"Technical Pan was an almost panchromatic black and white film produced by Kodak. “While it could reproduce the visible light spectrum, it leaned to the red and so unfiltered outdoor shots would render blues, most notably the sky, with additional darkening and reds with some lightening. These unique characteristics have not been replicated. It was generally used as a very slow film, rated at ASA 25 or even 16, although it could be rated at up to ASA 320 with a distinct loss of tonal range and a bunching of shadow and highlight detail. This film had unmatched fine grain, especially when rated at a low speed, and made excellent enlargements while preserving fine details. Kodak stopped selling it in 2004. It has not been replaced by a film (from any manufacturer) with its exceptional characteristics.”

From: en.wikipedia.org/wiki/Technical_Pan

Don’t forget…each month we give away vintage cameras and film! Tune in to the show.


Dan Fogel's picture
With respect to the Tech Pan, Freestyle is selling a film in the Rollei line that they say is similar to Tech Pan. Check it out.

Jackie's picture
Seeing that you are giving away film, I could use a couple of rolls of 120 medium format film. I have 4 or 5 35 mm SLR cameras and should be getting my own 6X6 Maymia C220 TLR in the next few days. Getting back to medium format after many years away.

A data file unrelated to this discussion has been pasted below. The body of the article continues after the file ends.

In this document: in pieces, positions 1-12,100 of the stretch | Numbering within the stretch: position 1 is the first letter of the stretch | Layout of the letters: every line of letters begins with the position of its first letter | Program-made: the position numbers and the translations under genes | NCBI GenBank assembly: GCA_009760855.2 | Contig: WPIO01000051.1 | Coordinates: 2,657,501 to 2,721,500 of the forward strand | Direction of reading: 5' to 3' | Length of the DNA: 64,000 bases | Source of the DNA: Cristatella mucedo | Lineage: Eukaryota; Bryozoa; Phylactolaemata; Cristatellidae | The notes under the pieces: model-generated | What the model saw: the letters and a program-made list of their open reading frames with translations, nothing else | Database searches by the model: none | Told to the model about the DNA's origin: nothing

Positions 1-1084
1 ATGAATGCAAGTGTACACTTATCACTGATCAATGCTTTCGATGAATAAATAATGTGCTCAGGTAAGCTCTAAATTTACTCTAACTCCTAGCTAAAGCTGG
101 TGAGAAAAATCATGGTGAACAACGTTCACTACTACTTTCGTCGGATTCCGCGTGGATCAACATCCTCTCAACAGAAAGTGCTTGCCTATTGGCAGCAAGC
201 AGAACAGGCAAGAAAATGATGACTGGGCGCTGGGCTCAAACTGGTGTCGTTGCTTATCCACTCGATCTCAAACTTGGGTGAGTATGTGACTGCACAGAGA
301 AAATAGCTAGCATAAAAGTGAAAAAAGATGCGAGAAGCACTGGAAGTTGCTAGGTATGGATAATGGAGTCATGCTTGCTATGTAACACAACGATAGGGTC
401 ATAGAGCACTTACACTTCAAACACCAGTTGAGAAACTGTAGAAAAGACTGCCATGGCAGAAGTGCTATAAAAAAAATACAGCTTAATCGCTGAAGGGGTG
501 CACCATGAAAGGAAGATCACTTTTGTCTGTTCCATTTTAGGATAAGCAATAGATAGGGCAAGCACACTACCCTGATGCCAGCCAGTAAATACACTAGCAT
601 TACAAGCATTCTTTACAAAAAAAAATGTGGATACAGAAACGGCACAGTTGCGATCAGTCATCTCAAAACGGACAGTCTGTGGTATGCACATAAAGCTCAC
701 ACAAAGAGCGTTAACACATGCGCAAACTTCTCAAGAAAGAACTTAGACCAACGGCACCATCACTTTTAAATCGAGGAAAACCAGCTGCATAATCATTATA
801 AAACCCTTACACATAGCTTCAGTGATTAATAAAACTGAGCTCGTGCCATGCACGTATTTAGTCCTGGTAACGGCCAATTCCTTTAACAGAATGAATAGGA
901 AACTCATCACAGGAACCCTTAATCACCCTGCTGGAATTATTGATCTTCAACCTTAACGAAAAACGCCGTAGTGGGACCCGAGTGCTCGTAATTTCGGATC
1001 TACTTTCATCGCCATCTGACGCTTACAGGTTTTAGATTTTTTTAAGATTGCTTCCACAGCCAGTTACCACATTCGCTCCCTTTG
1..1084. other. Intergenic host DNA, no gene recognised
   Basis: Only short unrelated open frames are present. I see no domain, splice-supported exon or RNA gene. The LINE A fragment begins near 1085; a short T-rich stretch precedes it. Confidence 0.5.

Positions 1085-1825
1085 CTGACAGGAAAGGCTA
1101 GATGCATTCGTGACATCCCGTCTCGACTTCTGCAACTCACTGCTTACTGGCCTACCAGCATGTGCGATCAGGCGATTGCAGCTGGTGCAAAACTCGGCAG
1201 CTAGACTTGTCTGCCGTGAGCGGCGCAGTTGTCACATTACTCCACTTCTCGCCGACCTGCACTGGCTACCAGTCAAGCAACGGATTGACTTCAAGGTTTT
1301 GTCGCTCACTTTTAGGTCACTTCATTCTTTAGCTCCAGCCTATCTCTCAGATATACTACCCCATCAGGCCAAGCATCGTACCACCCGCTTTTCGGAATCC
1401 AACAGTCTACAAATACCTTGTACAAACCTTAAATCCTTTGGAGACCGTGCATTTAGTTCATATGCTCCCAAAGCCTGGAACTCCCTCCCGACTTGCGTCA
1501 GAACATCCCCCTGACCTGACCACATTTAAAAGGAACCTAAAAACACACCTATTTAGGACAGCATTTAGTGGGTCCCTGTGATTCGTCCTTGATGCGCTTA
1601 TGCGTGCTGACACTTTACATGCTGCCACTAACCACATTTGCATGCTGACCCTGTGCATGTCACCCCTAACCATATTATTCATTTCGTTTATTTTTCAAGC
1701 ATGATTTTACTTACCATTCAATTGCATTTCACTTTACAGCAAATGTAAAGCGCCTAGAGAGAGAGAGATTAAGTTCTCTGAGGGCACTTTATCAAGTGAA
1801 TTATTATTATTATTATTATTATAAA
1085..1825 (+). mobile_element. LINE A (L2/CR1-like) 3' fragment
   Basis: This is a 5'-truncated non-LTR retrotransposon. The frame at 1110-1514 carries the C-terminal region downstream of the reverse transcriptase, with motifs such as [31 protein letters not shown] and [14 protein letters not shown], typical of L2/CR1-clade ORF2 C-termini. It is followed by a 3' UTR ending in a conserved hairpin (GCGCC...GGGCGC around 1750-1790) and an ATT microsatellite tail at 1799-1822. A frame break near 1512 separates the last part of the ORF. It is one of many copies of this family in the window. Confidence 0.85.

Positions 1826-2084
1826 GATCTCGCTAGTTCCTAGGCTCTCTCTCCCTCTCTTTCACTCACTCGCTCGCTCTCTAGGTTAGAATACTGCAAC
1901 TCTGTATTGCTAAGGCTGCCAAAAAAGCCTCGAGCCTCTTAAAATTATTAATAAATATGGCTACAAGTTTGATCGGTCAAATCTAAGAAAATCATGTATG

Jacqueline Alkula
904 Jefferson Street
Chillicothe, MO 64601-2343
(The Home of Sliced Bread)

film-forever's picture
If the T series help getting great pictures, someone has also to be aware of the FD lenses quality. I have an A-1 and a T90 from which I get interesting texture and resolution pictures because of the FD lenses. Those great lenses are quite affordable by now, which is another a real incentive. Thanks for the mention of Ron Galella. I did not know he was the grandfather of papparazzi. ;) ps: by the way, although I am off topic, I want to mention that there is a new Rodinal rep in Canada, Mike Boylan. He's based in Toronto, working for Maco. It is quite important to know that, because Rodinal cannot cross the border without a permission, either by plane or by surface. Go see this link: http://photo.net/black-and-white-photo-film-processing-forum/00asM7
Eric Bryan's picture

I bought a Nikon F100 a year ago and the guy gave me about $200 worth of film to go along with it,  including a roll of Technical Pan. 

It expired in 1990 and I have been afraid to shoot with it but after listening to this episode I think I'm gonna give it a try.  Looked up development info so I'm gonna cross my fingers and give it a go.

Glad you mentioned this film or I might never have worked up the courage to shoot it!